The story includes graphic material.

Ashlynne Mike and her 9-year-old brother were playing by an irrigation canal Monday when a red van pulled up. They had just been dropped off by a school bus and were making their way back to their Navajo Nation home in Fruitland, N.M. Then came the man who offered them a ride.

The boy was hesitant to get into the vehicle, but Ashlynne, 11, had hurt her foot. Into the van they went, as the man promised to show them a movie during a drive that would become the siblings’ last moments together.

Hours later, Ashlynne’s brother was combing the darkness around neighboring Shiprock for his older sister. He was eventually spotted by a passing motorist and brought to the police, whom he told about how the man had taken Ashlynne behind a hill and come back without her.

A search began in earnest for the Navajo girl, with tribal investigators working together with the FBI. They found her body on Tuesday morning near a scenic road. Her head was bloody, her life ended by what appeared to be blunt force trauma.

Tom Begaye of Waterflow, N.M. (San Juan County, N.M., Detention Center via AP)

These details are outlined in the complaint against Tom Begaye Jr., a 27-year-old member of the Navajo Nation who was charged with kidnapping and murdering Ashlynne on Wednesday. He also faces an additional charge for committing a crime on an Indian reservation.

Authorities found Begaye at a sweat lodge on Tuesday, and Ashlynne’s brother subsequently identified him as the man who took his sister. The 9-year-old boy also said Begaye’s vehicle, a maroon van with no hubcaps, was the one they had ridden in.

Begaye’s alleged crime has shaken the tribal community, as it grapples not only with the death of an innocent, but also the possibility that it was carried out by one of their own. (Begaye was a stranger to the kids at the time of the alleged abduction.)

Shiprock, N.M.

At Begaye’s court appearance on Wednesday, tribal members in attendance yelled “bastard” and “go to hell,” the Associated Press reported.

“How can a man of that nature who did what he did go into a sweat lodge after?” Sher Brown, who knows both the victim and suspect, told the AP through tears. In Native American tradition, sweat lodges are used for spiritual cleansing.

An affidavit provided by an Albuquerque FBI agent in support of the criminal complaint describes Begaye’s alleged confession to the police, chronicling a brutal sexual assault and killing.

Begaye allegedly told investigators that he had invited Ashlynne into his van with the intention of having sex with her. After he picked up her and her brother, he allegedly drove onto a dirt road, stopping near a hill by the Shiprock Pinnacle, a towering rock formation sacred to the Navajo people.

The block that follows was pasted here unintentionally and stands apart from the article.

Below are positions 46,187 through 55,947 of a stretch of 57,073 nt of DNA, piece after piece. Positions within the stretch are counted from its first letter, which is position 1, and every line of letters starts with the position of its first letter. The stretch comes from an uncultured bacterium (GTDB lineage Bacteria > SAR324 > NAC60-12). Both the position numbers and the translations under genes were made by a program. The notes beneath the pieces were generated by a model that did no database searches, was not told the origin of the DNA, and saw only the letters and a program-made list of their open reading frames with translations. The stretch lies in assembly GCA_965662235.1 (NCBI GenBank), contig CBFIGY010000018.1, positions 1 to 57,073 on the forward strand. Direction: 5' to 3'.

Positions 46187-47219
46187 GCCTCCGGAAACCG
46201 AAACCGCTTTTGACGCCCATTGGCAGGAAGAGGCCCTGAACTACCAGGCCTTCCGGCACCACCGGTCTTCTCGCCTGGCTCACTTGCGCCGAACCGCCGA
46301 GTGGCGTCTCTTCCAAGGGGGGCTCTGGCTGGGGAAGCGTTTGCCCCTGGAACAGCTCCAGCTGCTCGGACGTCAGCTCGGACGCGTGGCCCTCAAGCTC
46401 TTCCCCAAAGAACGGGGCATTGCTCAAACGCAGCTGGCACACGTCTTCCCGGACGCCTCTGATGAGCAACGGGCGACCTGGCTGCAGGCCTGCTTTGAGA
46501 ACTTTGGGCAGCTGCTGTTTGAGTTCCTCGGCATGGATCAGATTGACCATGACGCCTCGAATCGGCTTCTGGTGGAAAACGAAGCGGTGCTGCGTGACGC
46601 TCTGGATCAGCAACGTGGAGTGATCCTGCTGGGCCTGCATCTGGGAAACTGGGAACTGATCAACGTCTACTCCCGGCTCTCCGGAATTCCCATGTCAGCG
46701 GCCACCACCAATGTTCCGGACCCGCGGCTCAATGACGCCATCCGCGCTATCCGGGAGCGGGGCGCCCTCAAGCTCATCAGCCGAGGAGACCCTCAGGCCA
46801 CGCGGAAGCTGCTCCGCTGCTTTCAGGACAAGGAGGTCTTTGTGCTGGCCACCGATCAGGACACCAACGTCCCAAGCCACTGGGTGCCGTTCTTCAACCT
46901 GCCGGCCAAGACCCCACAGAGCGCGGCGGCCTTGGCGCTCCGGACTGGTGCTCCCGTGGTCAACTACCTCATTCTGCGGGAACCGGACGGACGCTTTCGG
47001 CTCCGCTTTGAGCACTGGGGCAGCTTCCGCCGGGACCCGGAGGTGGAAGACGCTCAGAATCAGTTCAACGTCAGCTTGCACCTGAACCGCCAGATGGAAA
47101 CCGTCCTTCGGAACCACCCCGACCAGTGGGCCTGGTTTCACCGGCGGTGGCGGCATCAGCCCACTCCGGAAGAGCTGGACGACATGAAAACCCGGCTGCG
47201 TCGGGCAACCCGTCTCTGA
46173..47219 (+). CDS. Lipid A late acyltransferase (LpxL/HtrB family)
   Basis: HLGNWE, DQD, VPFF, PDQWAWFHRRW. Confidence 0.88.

Ashlynne was crying and begging to be taken home, Begaye told police. Begaye then allegedly led her behind the hill and took off her pants, underpants and shoes before penetrating her with his fingers. As she cried, he allegedly hit her head with an L-shaped tire iron he had hidden in his jacket.

This undated photo provided by the New Mexico State Police shows Ashlynne Mike. (New Mexico State Police via AP)

The first time he allegedly hit her, Ashlynne fell to the ground. After he hit her again, Begaye told police, she laid still.

Begay later told police that Ashlynn was still moving when he abandoned her at that spot, the affidavit said.

When he returned to his van, Ashlynne’s brother was still inside. He drove a short distance before telling the boy to get out.

At a candlelight vigil on Tuesday, community members mourned a gentle child who played xylophone in the school band, KRQE reported. While she was quiet in public, Ashlynne loved joking around with her younger brother and playing games with her cousins, her aunt told the TV station.

“As a dad, you would like to see your daughter grow up and see her have a family of her own one day,” Ashlynne’s cousin Shawn Mike told the AP. “Unfortunately, Ashlynne won’t experience any of this.”

Family and friends gather along Navajo Route 13, just a few miles from where Ashlynne Mike’s body was discovered, in south of Shiprock, N.M., on Tuesday, May 3, 2016. (Jon Austria/The Daily Times via AP)

The 11-year-old’s death has raised questions among tribe members about whether the police response to her disappearance was adequate. Rick Nez, president of the San Juan chapter of the Navajo Nation, told the AP that authorities were slow to put out an Amber Alert.

“If they would have put out an Amber Alert right away I believe they might have saved her life,” Nez said.

In a release Tuesday, tribal official and public safety director Jesse Delmar said every protocol was followed, according to the Farmington Daily Times. At the same time, Navajo President Russell Begaye (no relation to the suspect) said the tribe needs to implement a more effective system for communicating such emergencies to the public.

“There should be no delay when using technology to report the abduction of our people,” Begaye said.

The Navajo Nation has suffered from disproportionately high violent crime rates in recent years, a problem some say is compounded by the limitations of tribal court, which has caps on the length of sentences.

Begaye’s case will be tried in federal court. If convicted, he faces possible life imprisonment.

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